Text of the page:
Finches are suitable for either cage or aviary and are, together with the budgerigar, most people’s idea of the typical cage bird. Most finches are easy to manage, willing to breed, reasonably priced, dainty, colorful and ideal for the novice. Some finches are good songsters, while other types are not melodious at all.
Finches may be fed on panicum seed 15 parts, plain canary seed 3 parts, white millet 2 parts. Rolled oats can be provided for larger finches. Green feed or flowering grasses should be given daily, as well as cuttlefish bone and gritty sand. Finches also like live insect food. Nearly all finches, particularly when they are rearing young, relish white ants.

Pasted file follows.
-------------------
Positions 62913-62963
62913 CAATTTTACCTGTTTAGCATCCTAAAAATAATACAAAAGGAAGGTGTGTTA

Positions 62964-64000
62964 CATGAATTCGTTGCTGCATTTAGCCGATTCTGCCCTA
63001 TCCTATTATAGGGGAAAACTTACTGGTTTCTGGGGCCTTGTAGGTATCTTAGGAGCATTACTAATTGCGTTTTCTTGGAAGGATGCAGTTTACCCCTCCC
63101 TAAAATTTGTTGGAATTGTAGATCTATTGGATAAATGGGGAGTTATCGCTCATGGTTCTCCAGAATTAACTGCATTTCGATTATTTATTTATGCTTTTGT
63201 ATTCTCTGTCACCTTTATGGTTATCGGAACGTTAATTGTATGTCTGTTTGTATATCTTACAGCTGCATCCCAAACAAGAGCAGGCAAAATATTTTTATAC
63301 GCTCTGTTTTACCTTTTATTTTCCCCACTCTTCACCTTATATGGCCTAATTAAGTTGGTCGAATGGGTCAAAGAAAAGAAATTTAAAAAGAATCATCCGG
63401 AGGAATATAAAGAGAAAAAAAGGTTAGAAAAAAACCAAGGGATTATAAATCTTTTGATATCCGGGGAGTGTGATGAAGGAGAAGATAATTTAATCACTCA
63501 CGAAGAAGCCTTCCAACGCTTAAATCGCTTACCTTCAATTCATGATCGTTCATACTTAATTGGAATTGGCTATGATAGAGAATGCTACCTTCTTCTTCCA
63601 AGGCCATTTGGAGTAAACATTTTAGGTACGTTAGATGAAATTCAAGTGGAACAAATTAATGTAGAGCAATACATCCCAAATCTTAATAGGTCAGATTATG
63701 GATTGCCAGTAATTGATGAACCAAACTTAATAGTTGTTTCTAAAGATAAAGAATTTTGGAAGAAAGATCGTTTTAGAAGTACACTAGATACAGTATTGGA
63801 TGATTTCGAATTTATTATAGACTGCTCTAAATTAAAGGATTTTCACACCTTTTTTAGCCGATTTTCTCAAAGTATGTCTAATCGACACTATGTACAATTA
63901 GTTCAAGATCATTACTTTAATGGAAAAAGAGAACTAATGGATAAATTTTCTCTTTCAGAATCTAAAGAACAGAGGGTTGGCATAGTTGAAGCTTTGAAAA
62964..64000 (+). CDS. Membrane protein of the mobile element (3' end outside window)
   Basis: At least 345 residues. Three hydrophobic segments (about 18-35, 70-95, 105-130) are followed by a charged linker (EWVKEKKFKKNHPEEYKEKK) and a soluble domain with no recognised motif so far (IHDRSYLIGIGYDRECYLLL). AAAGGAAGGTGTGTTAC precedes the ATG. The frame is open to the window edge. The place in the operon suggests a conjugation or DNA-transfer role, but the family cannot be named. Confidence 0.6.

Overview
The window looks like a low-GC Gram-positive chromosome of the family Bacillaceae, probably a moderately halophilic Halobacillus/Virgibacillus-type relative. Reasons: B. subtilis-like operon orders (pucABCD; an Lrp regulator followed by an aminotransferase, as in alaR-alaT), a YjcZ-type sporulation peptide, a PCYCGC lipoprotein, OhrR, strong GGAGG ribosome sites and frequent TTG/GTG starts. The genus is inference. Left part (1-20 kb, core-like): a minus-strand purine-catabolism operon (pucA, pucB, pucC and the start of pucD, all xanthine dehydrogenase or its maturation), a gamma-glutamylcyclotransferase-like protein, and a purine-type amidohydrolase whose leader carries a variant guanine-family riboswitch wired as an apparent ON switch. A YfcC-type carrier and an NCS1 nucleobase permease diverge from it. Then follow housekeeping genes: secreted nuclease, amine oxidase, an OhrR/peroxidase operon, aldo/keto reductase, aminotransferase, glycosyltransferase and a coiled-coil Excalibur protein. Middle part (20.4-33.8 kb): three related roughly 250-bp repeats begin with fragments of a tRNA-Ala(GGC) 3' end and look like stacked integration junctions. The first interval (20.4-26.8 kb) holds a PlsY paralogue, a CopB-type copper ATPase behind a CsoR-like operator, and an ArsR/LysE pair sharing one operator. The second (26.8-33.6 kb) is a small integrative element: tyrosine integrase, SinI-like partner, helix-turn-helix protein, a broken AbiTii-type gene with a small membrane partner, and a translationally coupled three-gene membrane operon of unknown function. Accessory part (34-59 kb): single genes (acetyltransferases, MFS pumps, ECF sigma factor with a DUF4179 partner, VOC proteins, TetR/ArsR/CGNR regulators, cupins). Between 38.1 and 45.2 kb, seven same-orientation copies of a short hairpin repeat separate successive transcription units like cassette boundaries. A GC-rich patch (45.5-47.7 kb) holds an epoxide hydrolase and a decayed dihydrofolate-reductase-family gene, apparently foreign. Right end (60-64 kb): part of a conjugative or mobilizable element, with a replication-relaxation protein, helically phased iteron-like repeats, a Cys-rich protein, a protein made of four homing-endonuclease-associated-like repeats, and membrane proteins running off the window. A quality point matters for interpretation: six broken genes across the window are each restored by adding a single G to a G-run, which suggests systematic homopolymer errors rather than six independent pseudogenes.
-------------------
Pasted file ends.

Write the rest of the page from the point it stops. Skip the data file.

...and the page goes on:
Finches breed easily in captivity though it is sometimes difficult to determine their sex from their color. The zebra finch is an exception, and can be sexed by color. The males have red bills, and chestnut flanks and cheeks. There are hundreds of different species of finches, so it is best to ask your local bird dealer to ,differentiate the sexes or refer to a color plate book.
Finches are generally easy to manage, and are very willing breeders. The breeding aviary should be protected from draughts and from frosty nights. A pair of finches: the brightly colourd one is the cock bird.
It is best to have an abundance of nesting sites. Most finches will use either cylinders of approximately 10 centimeters diameter (like a jam tin) or any enclosed area with an opening suitable for entry. Dry grass, hessian, straw and cotton-wool make excellent nesting materials. Leave a good supply on the bottom of the cage.